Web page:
Austrian Apricot (Wachauer Marille) Marmelade

Enchanting cobblestone-clad towns don ancient church towers that peek proudly over the endless rows of vineyards which zigzag across the rolling hills that flank the Danube River. This region, nestled neatly in Niederösterreich, is known as the Wachau Valley and is home to some of Austria’s finest wines and distilleries. 

However, there is another epicuriosity which this valley is famous for. Not only is it celebrated every year with its very own festival, but the rather unassuming Wachauer Marille (apricot) has actually been protected – and its quality certified by – the European Union itself! (since 1996). That’s quite impressive.

The climate and soil which are unique to the region make for uniquely tasty, and consequently world famous, Marillen (apricots) and like any good foodie, I couldn’t resist trying them in any and all of their forms (cakes, pastries, marillenknödel (dumplings), jams, chutney’s, liquors, nectar’s, and of course, fresh off the tree).

I bought 4 kilograms of marillen from a local farmer the same hour that they had been picked.

It was my first time canning. As I type this, I am sighing to myself. Of the 8 jars I canned, only 3 popped their lids and are able to be properly preserved. That’s 5 jars in the fridge waiting to be eaten. Kind of. They turned out so good that we polished off 2 jars already (in 2 days) with a selection of goat cheeses, Camemberts and blue cheeses… (blush)…

I adapted the recipe that I found on Food in Jars and made two different types:

  • an Apricot Rosemary jam
  • and an Apricot Bourbon Vanilla jam

Adapted Recipe:

  • I started by filling a very large stock pot with filtered water (tap water where I live is quite pure yet very hard, so leaves a white residue). I used a round wire rack in the bottom of my pot so that the jars wouldn’t crack while boiling. Alternatively, you could wrap small pieces of kitchen towel around the jars and secure it with a rubber band, to avoid the jars from breaking. I boiled the jars and lids for around 20 minutes and worked on the apricots in the mean time.
  • I then pulled apart 3 kilos of washed apricots with my hands into halves (or thirds). I found that pieces had a better texture and consistency when I pulled them apart by hand versus cutting them into square chunks.
  • I then used roughly 1.5 kilos of apricots on each recipe – one recipe with fresh rosemary and one recipe with bourbon vanilla beans.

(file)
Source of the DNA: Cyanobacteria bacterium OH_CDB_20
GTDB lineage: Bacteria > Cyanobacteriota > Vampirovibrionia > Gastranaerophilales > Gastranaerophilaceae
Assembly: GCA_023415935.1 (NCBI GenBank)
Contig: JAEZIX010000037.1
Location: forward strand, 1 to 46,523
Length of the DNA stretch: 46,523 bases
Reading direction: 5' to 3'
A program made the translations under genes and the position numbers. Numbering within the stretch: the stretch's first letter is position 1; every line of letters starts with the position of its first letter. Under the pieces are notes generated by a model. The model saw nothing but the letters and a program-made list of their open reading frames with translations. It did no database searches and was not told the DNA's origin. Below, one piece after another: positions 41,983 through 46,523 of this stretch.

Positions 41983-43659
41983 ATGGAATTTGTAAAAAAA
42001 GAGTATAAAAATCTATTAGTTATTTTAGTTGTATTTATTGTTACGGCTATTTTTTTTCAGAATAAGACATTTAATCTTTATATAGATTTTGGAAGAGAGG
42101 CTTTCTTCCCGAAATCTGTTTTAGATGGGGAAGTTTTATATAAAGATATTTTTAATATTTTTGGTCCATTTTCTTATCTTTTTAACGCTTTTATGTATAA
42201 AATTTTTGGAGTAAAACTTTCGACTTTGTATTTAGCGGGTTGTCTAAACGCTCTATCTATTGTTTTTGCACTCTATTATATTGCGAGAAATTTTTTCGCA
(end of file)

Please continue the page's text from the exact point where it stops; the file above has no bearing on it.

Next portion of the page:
• Using a very large non-reactive pan, I filled it with a small amount of water and added half the amount of apricots (half of 1.5 kilos) and simmered this for just a few minutes before adding the rest of the apricots
  • I used roughly 2 cups of sugar for each recipe
  • In the case of the rosemary jam, I used about 8 large sprigs of rosemary to 1.5 kilos of apricots. This comes out very rosemary-y which I personally love. Some may want to go easier on the leaves!
  • In the case of the bourbon vanilla jam, I used 2 vanilla pods. Extracting the vanilla beans and using the shell of the pods for the cooking process. Before you can the jam, make sure to discard the 2 empty pods
  • Bring this to a boil for roughly 15 minutes. The temperature should reach at least 100 degrees Celsius (roughly 210 Fahrenheit) to take care of the possible bacteria.
  • Cooking times may vary. What you want to look for is a thick consistency. It should not be runny (if it is, perhaps add some more sugar and/or let it reduce a little more). Once you have reached your desired consistency, take the pan off the heat and add lemon juice.
  • I added the juice of 1 and a half freshly squeezed lemons to my pan
  • Take the jars and lids out of the boiling water carefully and make sure they are dry. You can keep the water boiling, as you will bathe your jars in there soon. The jars should dry relatively quickly. Make sure your working space is sanitary and avoid touching the inside of the jars.
  • Using a wide-mouth funnel, spoon the jam into the jars while they are hot. I believe they need to be filled pretty much almost to the very top (where I probably went wrong), wipe the rim (where I went wrong again), and put the lid on relatively tightly (third strike and some of my jars were out!)
  • Now place the sealed jars in the pot of boiling water once again for roughly 15 minutes. Boiling time would depend on the size of your jar. I am using relatively small to medium sized jam jars. You want to make sure that the water covers the jars entirely. In case you needed to add more water, to cover the jars, wait until the water is at a rolling boil before you set the timer
  • When time is up, remove the jars carefully and stand them in a place overnight to cool. Do not touch them and do not touch the lid! (no forced popping!) I found out afterwards that they should actually cool for a good 24 hours on their own, completely untouched.
  • The seals will pop on their own once they cool. If they do not pop, you should place the jam in the fridge and consume it quite quickly (shouldn’t be a problem). Only those lids that “popped” (suctioned themselves in) are safe to preserve and store in a cool place for about a year

Check out my home made baguette recipe or the pan for chapa for nice warm breads to enjoy with your jams. Alternatively, these flavors pair wonderfully with a variety of cheeses!

An Guadn!!

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